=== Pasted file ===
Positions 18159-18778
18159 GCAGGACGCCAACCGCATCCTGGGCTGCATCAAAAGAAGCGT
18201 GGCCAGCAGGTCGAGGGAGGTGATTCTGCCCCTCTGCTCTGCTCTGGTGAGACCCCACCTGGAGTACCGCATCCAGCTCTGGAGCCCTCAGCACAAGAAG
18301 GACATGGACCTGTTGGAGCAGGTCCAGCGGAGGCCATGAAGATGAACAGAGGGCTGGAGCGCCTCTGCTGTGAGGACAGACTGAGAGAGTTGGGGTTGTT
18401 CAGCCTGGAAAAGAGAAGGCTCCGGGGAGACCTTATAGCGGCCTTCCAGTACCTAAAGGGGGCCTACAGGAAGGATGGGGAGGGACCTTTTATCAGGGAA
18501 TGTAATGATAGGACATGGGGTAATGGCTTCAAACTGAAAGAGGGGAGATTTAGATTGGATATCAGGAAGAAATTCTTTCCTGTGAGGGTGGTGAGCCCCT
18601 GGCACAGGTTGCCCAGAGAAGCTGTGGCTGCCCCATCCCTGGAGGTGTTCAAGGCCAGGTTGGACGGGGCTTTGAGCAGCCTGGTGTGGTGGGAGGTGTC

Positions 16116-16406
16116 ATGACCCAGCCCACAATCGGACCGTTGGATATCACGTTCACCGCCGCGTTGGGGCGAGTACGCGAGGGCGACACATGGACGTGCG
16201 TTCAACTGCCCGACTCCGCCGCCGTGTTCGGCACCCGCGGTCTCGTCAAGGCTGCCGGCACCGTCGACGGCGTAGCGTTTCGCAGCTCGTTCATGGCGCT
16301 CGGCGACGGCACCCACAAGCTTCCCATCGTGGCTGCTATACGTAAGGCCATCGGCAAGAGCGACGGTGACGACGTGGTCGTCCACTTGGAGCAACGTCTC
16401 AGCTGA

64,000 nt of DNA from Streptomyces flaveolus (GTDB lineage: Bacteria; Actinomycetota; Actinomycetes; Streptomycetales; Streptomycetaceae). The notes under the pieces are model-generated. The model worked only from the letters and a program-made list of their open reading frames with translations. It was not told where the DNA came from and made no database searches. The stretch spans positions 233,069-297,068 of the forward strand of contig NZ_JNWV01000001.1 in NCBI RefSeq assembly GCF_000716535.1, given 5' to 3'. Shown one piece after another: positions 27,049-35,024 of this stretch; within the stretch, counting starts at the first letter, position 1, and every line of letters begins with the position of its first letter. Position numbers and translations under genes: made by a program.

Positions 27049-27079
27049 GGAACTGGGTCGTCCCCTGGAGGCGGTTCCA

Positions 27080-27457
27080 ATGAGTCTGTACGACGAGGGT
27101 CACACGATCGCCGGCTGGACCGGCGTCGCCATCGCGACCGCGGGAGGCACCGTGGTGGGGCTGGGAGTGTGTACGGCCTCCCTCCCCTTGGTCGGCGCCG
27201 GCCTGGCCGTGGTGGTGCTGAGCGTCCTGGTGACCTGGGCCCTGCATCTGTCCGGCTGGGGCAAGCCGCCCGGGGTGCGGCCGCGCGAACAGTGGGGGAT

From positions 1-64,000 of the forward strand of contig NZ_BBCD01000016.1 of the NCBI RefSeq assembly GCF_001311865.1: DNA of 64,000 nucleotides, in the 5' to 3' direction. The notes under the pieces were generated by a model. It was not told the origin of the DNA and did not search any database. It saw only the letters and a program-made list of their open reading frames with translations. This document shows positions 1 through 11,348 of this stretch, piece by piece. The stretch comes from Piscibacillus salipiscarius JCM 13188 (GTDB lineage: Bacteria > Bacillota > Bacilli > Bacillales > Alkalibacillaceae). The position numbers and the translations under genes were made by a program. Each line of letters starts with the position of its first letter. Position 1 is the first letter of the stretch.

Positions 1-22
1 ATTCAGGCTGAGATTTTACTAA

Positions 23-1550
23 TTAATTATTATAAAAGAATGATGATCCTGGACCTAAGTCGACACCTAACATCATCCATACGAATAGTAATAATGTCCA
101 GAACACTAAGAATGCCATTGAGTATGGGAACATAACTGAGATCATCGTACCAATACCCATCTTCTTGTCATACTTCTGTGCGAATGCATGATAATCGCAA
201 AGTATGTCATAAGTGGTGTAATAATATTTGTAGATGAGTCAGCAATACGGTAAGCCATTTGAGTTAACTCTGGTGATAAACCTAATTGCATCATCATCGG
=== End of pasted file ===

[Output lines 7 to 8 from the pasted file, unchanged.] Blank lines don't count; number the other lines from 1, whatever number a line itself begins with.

18601 GGCACAGGTTGCCCAGAGAAGCTGTGGCTGCCCCATCCCTGGAGGTGTTCAAGGCCAGGTTGGACGGGGCTTTGAGCAGCCTGGTGTGGTGGGAGGTGTC

Positions 16116-16406